Both single player and up to 4 player online co-op modes are available. Regardless of which you choose, you’ll be moving through the same areas, fighting the same types of enemies. The game has you progress through environments, each chapter being a new area. You select one of the four members of RWBY to fight as when starting the game, and you can change who you’re playing with if you die. As well as fighting enemies, you can collect hidden artefacts, inspiring exploration of your surroundings. You’ll gain experience for each of these actions, allowing you to level up and choose how to power up that character.
The game is clearly primarily geared towards being played with co-op. As such, single player falls quite flat. For example, despite choosing single player, you’ll be referred to as a team, despite only controlling one character, with no others present. Single player will allow you to play through the game if you can’t play co-op, but co-op is very much the recommended option.
The multiplayer is an improvement, as working collaboratively with other players makes it an actual team experience (with the voiceovers calling you ‘team’ actually making sense in this context). You can choose either a private online multiplayer, with your friends, or a random online multiplayer with strangers.
You aren’t limited in character selection for co-op; you can have a mix of whichever characters you want. You could even have a team with 4 of the same character if you like, meaning if you play online you aren’t restricted to whatever characters are left. It’s significantly more fun playing as a team, as well as more balanced. Co-operative play allows for more strategy too, such as executing team attacks, where one player sets up another for a particularly effective attack.
Regarding character choice, who you choose to play as does make a difference to combat style. Though each character uses similar attacks, there are some differences. They each have their own strengths. Weiss is fast, and also decently strong, Ruby is good for area attacks but doesn’t hit as hard, Blake is good for getting out of a group (often taking enemies airborne), and Yang’s attacks have a smaller range but hit the hardest. You may well find one characters fighting style suits you better.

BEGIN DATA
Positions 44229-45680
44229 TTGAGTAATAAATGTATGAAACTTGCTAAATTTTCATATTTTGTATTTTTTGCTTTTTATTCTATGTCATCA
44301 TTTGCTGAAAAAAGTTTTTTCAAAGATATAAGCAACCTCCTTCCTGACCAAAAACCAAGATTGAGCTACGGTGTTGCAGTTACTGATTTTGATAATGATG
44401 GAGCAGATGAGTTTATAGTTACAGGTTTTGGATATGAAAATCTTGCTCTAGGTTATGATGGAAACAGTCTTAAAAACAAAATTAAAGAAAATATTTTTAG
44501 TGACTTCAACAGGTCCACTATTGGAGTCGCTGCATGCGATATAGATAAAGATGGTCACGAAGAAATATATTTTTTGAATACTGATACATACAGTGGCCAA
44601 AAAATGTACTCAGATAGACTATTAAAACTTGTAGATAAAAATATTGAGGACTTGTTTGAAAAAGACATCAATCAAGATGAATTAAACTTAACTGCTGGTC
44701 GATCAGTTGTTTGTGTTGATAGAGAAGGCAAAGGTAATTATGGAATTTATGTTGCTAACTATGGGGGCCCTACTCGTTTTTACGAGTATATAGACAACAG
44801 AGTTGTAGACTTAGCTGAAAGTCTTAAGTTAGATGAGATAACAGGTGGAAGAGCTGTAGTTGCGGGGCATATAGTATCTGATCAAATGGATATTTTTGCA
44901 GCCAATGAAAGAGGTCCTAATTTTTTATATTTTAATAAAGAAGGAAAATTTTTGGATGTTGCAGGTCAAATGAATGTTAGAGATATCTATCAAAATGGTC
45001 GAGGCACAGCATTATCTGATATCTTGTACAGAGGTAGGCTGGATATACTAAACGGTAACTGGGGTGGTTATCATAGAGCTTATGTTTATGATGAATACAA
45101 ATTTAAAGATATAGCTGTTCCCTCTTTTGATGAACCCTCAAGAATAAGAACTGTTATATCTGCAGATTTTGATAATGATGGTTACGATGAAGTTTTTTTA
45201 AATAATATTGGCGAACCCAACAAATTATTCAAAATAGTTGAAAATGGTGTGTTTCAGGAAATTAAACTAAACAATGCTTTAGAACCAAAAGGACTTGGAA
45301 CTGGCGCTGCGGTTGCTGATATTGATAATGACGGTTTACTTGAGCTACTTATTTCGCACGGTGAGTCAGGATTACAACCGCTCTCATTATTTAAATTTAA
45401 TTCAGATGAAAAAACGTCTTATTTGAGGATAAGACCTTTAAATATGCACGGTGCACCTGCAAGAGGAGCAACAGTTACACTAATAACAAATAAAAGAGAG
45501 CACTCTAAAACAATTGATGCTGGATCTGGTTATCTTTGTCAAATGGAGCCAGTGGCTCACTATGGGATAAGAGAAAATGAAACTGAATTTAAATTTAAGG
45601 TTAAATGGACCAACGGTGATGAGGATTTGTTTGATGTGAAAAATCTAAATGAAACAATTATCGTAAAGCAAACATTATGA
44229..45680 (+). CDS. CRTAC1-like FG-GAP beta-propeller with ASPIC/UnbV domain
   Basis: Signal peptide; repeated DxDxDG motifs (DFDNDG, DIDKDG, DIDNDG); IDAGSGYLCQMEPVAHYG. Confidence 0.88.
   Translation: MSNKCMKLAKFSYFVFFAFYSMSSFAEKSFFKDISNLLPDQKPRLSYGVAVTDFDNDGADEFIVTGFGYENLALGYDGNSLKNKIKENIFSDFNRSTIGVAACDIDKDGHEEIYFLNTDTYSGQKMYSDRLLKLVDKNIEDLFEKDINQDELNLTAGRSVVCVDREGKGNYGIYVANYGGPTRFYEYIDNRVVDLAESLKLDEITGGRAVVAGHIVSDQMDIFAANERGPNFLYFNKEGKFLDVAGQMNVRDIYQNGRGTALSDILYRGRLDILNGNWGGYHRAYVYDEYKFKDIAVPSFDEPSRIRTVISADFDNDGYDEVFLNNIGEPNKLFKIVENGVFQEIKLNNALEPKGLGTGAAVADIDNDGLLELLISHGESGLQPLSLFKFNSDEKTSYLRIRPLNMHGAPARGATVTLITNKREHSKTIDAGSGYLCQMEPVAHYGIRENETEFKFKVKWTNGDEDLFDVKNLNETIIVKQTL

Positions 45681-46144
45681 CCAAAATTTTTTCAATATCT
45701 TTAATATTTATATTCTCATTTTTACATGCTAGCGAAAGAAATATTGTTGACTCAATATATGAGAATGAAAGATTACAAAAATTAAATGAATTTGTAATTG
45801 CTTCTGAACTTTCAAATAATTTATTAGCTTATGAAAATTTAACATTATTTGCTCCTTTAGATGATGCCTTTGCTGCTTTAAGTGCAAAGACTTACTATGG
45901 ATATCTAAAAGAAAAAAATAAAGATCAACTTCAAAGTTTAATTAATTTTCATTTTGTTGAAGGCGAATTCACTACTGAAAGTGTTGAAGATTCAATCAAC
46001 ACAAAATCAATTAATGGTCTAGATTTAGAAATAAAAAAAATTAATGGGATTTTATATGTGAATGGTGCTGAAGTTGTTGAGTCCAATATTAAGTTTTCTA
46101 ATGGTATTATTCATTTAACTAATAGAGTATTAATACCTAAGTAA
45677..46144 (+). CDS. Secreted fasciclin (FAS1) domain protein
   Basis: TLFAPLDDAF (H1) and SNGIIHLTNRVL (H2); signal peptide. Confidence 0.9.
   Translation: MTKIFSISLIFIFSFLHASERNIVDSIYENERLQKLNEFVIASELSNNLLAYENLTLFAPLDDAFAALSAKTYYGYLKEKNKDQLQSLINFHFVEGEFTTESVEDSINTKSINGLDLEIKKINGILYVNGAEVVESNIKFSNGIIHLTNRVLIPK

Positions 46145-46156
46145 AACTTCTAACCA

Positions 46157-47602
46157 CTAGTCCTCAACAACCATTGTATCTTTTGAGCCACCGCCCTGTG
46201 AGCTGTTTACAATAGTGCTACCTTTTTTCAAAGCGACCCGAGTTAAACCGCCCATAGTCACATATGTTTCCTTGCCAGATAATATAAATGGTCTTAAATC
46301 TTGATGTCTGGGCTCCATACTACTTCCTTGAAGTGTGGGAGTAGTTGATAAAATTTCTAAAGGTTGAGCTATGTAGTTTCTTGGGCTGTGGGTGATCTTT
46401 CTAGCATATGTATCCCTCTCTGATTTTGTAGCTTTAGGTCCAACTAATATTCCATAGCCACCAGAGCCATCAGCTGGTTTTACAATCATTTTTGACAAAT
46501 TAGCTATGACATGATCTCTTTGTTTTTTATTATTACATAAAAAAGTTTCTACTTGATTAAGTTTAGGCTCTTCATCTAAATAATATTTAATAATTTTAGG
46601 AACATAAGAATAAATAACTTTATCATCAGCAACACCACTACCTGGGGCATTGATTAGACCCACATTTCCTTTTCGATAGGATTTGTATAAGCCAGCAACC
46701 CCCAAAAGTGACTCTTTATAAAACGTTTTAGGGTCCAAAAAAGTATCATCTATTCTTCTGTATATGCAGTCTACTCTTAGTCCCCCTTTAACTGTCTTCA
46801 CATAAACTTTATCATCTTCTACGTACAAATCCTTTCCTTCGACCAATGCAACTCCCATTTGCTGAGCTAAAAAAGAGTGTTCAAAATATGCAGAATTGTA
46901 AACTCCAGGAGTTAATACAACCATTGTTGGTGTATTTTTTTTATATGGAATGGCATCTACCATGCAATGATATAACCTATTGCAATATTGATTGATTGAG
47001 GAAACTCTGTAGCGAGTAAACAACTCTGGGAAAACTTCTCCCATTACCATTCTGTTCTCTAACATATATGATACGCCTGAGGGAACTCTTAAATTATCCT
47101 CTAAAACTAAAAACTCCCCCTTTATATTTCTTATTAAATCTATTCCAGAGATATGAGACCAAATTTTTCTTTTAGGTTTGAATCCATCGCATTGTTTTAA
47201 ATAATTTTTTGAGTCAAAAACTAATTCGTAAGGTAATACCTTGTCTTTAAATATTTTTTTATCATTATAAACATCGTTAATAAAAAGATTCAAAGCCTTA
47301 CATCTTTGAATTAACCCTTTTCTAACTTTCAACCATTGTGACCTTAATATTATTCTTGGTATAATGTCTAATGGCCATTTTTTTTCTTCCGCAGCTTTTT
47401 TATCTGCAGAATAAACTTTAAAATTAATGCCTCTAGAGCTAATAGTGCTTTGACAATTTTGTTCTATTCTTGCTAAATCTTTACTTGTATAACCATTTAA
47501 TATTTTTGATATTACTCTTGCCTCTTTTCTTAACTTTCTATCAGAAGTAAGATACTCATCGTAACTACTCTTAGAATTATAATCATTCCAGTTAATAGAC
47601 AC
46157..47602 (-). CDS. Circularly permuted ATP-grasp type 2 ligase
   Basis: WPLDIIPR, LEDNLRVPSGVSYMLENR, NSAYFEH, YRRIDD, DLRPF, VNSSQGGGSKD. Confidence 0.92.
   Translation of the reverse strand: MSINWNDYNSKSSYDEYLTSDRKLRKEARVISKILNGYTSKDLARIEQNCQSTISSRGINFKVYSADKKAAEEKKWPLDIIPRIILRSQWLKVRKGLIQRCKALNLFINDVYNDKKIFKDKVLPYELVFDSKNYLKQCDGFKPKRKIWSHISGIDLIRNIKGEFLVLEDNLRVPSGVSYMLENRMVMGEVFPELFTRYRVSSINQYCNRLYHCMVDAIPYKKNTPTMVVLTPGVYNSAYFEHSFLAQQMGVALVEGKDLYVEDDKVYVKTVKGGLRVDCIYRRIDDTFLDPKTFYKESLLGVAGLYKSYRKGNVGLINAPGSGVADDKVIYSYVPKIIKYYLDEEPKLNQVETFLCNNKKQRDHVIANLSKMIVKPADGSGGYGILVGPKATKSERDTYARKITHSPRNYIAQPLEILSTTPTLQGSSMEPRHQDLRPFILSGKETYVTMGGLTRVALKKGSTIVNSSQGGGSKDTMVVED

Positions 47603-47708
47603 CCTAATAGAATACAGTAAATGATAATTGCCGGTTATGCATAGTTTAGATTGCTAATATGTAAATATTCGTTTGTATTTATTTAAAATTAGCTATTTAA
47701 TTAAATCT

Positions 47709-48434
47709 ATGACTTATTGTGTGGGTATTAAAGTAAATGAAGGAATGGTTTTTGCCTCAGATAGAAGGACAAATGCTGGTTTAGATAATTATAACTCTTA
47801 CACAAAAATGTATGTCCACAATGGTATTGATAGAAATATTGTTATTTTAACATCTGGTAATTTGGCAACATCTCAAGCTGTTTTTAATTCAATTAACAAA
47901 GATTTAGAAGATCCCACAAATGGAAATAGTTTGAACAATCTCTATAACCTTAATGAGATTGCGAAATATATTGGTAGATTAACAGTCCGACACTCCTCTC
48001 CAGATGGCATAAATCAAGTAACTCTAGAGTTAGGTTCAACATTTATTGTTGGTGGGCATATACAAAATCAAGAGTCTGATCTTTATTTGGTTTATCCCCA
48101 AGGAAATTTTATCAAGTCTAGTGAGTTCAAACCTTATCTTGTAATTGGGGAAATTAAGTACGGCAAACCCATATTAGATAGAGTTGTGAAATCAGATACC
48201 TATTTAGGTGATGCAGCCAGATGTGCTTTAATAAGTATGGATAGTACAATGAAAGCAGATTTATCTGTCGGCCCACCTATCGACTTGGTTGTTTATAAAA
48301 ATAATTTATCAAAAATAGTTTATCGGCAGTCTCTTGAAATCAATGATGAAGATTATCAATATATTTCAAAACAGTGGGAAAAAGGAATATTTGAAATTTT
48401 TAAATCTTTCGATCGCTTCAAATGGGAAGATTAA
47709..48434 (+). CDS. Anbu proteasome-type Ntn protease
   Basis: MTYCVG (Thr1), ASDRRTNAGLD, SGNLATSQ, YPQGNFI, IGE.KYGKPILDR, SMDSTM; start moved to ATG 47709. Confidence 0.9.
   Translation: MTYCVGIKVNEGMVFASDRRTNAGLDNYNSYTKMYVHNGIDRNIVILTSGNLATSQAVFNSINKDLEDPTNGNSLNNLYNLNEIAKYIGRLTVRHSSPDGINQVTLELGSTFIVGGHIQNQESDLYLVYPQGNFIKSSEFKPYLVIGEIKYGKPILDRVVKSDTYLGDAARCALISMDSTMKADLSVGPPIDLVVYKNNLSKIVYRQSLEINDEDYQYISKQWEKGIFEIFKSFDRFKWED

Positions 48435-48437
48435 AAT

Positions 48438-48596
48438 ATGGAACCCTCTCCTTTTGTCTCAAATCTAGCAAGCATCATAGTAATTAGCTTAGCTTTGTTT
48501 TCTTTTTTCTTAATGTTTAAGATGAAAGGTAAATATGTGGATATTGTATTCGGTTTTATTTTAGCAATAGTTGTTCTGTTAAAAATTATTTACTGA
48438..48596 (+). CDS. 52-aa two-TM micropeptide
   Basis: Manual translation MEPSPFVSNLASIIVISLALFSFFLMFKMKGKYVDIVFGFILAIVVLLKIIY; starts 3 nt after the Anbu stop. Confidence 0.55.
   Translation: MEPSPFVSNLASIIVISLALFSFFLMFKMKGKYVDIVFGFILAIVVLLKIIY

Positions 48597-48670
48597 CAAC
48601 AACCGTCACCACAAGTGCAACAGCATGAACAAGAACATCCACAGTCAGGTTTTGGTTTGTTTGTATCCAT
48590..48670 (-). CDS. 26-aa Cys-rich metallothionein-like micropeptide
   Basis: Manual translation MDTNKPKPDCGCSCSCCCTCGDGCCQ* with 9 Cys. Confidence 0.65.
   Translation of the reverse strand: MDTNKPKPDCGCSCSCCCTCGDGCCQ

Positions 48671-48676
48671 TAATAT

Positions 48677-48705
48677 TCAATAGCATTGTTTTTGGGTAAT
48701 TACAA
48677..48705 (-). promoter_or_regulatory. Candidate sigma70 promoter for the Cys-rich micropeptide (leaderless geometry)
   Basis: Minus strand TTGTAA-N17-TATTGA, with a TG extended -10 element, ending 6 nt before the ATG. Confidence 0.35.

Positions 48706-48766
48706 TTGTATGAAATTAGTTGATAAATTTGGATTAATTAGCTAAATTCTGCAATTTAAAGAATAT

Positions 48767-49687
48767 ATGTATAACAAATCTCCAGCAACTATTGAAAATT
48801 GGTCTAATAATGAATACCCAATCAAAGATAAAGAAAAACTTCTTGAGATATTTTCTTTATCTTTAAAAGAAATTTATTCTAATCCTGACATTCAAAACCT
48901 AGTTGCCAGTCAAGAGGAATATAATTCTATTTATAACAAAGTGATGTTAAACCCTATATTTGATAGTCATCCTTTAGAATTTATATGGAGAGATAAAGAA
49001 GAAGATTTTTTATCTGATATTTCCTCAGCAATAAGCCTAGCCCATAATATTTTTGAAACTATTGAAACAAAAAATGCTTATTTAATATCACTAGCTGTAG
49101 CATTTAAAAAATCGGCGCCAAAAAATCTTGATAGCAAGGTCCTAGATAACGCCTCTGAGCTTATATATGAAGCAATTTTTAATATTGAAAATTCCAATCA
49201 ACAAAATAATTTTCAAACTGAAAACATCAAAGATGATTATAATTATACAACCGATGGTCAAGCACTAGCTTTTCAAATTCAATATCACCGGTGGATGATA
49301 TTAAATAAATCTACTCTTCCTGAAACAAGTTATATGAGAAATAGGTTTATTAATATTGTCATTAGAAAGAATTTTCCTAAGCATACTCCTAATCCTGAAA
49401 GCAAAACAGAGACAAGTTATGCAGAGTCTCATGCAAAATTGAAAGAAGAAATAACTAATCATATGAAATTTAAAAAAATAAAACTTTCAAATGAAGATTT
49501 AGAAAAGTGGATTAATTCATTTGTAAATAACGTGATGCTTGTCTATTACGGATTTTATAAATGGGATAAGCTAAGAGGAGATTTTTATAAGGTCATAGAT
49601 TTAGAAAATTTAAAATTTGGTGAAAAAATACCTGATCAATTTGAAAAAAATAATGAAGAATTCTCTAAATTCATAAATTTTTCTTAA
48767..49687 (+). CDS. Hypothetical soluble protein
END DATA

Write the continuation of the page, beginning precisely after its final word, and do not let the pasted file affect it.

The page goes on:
As RWBY: Grimm Eclipse is a hack-and-slash game, to do the most damage you’ll want to build up combos and use your “ultimate attacks” wisely. Ultimate attacks are available when you fill the requisite gage, and also vary depending on character. Most of the time these are area attacks.
Team JNPR are also available to play with as DLC, and each of these characters also have their own fighting styles. In multiplayer you can use a mix of RWBY and JNPR characters; you don’t have to stick to one team.
RWBY has a good basis for a game, but Grimm Eclipse is a very simple game; there just isn’t much to it. You move through an area, fighting Grimm, and then defend a base. Rinse and repeat in a new location. Unfortunately, this leads to a pretty repetitive game. There’s no interlinking content between episodes, no cutscenes to introduce you to the plot, or explain anything. As a game from an animation company, you’d expect some good animated cutscenes, but they simply don’t exist. Unfortunately, the story in Grimm Eclipse is very lacking. You’re thrown into the game with no preamble, and the story is only given through voice-overs.
RWBY: Grimm Eclipse is a rare example of a game where the in-game art looks better than the static art. In this case, the artwork used in the menus is clearly a different style to that used in-game and in the animation. It seems to be of poorer quality – the characters just don’t quite look like themselves. It’s a shame that the menu art doesn’t line up with the in-game art.
The biggest redeeming feature of the game is that the voice acting, as per the animated series, is very well done. Indeed, most of the charm of the game is through the characters. If you’re a fan of the animation, you’ll be glad to hear the characters sounding as though they’re in an episode of the series. Each character has their own comments as they traverse areas, bringing their personality to the exploration.
The game also boasts upbeat music that matches what you’d find in the animation, which is very well done. The music and voice acting are the two areas the game has performed well in, and it’s a shame the gameplay and story doesn’t match their level.
RWBY: Grimm Eclipse shows promise, but it doesn’t quite deliver on its potential. The game just doesn’t quite seem like it’s finished, it feels more like a beta version. Fans of the series will probably enjoy the game somewhat, though it likely won’t have lasting appeal. RWBY is not a bad game; it’s just not particularly good either.
REVIEW CODE: A complimentary Microsoft Xbox One code was provided to Brash Games for this review. Please send all review code enquiries to email@example.com.
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